Earlier this month, the Mid Atlantic Association of Museums’ (MAAM) Building Museums Symposium in Atlanta brought together more than 400 attendees from across the country that spanned the cultural and institutional attraction industry. Representatives from museums, architecture firms, construction companies, design partners, and more shared insights in plenaries, breakout sessions, and even during breaks in hallways. And while many innovative ideas were discussed, there were a few themes consistently shared throughout, highlighting a positive outlook on the future of museums and a continued focus on creating space for greater inclusivity and community connections.
Here are five themes we took away from the conference:
DE&I is a Top Priority – Making space for conversation, consideration, and top-level initiatives that show progress toward greater equity for traditionally underserved audiences – both inside and outside institutions – is a priority for many organizations. Whether it’s recognizing a need for greater diversity in organizational leadership, staff, and vendors, or identifying operational hurdles that may discourage full community engagement and connection, museums and other cultural institutions are developing measurable plans that prioritize inclusion.
Repurposing Spaces Inside & Out – Post pandemic, many museums are exploring new ways to maximize their space and expand into fresh spaces, recently made available as companies moved from large, shared office environments to work from home models. Organizations are also taking greater advantage of their existing outdoor spaces to bring them closer to their communities and create novel programming opportunities.
Designing With Revenue in Mind – As competition for guests’ attention and dollars continue to increase, many institutions are looking at spaces within their buildings as potential revenue generators. And, when designing new facilities, building flexible spaces that can serve as both programming and rental space. This lens also encourages creative programming opportunities – like regular community salsa dancing and yoga sessions – that support revenue goals while also attracting new audiences.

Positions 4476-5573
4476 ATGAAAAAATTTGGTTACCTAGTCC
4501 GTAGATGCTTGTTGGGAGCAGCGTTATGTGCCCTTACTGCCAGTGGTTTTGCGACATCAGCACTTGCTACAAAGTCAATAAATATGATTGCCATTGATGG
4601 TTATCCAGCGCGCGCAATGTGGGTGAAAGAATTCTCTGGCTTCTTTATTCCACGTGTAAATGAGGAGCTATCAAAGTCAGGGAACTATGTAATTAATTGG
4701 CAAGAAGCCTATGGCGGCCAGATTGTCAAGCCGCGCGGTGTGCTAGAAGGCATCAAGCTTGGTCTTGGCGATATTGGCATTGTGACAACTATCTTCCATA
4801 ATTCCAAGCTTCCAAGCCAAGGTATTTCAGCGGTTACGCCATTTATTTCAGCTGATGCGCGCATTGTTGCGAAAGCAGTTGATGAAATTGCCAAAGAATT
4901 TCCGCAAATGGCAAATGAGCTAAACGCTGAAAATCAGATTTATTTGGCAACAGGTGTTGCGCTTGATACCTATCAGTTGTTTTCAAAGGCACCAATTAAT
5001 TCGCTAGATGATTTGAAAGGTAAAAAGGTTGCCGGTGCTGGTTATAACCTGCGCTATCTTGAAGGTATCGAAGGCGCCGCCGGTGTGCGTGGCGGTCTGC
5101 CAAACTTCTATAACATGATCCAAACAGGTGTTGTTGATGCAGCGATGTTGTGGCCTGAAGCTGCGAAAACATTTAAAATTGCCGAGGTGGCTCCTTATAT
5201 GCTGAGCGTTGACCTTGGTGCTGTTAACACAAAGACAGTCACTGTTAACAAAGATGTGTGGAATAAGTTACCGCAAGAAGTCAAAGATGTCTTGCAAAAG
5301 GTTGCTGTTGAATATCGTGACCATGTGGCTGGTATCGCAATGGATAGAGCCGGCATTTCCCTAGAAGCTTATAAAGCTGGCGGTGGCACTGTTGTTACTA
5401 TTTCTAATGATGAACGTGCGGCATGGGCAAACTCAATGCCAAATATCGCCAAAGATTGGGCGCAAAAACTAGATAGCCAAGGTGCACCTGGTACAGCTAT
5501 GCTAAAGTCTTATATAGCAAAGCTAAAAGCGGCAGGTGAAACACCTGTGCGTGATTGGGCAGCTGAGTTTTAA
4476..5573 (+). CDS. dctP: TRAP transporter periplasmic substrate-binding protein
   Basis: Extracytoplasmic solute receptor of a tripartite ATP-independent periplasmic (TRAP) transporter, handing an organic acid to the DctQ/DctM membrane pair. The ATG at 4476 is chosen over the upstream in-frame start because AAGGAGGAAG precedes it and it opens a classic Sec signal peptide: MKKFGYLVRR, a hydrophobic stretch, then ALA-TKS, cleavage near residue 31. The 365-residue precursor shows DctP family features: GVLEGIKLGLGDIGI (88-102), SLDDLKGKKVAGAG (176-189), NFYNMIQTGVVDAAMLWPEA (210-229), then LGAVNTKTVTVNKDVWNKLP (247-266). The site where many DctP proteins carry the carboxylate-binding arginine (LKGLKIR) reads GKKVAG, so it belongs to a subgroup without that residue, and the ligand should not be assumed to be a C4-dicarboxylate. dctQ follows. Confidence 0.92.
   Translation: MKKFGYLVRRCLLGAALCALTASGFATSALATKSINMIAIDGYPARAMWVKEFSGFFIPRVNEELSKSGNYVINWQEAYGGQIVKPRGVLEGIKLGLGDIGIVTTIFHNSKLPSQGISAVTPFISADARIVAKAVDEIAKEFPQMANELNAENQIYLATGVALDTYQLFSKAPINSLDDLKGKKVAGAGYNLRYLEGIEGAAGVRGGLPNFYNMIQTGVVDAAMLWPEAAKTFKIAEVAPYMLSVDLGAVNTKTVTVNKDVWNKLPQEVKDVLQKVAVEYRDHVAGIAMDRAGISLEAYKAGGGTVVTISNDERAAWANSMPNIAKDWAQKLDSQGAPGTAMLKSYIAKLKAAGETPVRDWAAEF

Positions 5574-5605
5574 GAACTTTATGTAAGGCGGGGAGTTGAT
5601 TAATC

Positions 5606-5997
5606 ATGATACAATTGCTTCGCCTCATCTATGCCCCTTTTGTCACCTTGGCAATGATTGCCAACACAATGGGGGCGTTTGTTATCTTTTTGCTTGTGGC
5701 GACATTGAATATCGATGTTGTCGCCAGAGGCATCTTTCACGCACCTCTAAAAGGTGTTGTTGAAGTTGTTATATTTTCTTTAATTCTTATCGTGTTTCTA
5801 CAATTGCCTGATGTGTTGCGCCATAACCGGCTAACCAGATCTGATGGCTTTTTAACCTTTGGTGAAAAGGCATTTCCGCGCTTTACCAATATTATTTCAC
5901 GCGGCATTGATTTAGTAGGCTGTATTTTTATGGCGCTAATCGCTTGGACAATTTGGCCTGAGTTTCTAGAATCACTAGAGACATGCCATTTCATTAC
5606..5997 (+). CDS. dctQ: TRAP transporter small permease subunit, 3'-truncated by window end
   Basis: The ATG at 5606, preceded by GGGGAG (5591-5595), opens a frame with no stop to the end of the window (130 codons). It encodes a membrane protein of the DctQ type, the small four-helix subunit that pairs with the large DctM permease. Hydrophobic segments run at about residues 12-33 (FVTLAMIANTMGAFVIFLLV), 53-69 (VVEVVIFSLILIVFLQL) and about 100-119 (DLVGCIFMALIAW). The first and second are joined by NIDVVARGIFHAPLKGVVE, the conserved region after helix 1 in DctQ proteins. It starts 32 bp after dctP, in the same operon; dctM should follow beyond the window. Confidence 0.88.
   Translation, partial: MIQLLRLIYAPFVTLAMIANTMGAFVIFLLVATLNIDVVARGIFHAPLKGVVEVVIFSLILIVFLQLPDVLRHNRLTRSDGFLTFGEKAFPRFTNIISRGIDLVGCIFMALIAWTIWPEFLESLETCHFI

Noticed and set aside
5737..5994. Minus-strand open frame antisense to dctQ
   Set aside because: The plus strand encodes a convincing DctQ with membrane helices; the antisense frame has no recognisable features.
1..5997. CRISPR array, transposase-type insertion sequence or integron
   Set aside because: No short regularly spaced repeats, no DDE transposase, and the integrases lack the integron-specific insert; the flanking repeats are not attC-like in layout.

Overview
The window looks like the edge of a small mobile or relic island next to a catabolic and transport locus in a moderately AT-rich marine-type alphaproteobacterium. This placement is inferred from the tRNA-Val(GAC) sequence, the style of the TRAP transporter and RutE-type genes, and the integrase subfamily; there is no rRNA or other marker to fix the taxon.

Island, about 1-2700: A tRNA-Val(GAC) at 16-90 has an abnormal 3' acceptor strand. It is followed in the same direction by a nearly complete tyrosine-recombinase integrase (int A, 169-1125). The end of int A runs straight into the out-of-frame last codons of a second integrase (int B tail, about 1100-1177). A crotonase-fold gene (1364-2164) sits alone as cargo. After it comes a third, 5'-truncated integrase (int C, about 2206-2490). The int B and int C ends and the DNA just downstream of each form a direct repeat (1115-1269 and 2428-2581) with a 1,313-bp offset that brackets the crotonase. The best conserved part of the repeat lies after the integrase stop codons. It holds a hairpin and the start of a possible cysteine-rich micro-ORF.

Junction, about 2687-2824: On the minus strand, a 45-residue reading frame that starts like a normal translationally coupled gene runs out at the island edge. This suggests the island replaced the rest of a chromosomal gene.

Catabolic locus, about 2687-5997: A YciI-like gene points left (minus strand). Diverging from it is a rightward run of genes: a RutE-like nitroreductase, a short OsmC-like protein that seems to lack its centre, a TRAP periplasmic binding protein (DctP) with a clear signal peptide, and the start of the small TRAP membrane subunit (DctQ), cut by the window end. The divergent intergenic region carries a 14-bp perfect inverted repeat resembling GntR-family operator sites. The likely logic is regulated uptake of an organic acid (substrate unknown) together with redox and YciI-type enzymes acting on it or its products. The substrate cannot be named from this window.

Caring for Internal Audiences – Institutions are only as strong as their staff – from the front of the house retail operators to administration and governing bodies. It’s important to allow opportunities for all associates to feel invested in organizational initiatives from the start and to create space for them to feel valued. For those organizations curating programming that may include challenging topics or even trigger trauma, caring for staff means something greater – offering needed support and purposefully creating space for them to be human, and allowing time to process or step away from content that may weigh heavy on them long after they leave.
Further Integration Into the Community – Museums, like libraries, are trusted community institutions. People go to them for reliable information, to meet others, learn new things, and experience and enjoy their collections. Given this place of trust, many organizations are making greater efforts to further integrate the institutions into their communities by serving as community resources in times of need and, sometimes, in times of unrest. Some have served as food banks, others hosted safe protest sites, and others as natural community gathering spaces.
As a design/build firm seeking to create genuine human communications, Roto considers these same ideas, wherever we can have impact, with our clients. And we’re excited to start these conversations with cultural institutions. To learn more about Roto’s capabilities and our project work, visit our Museums page.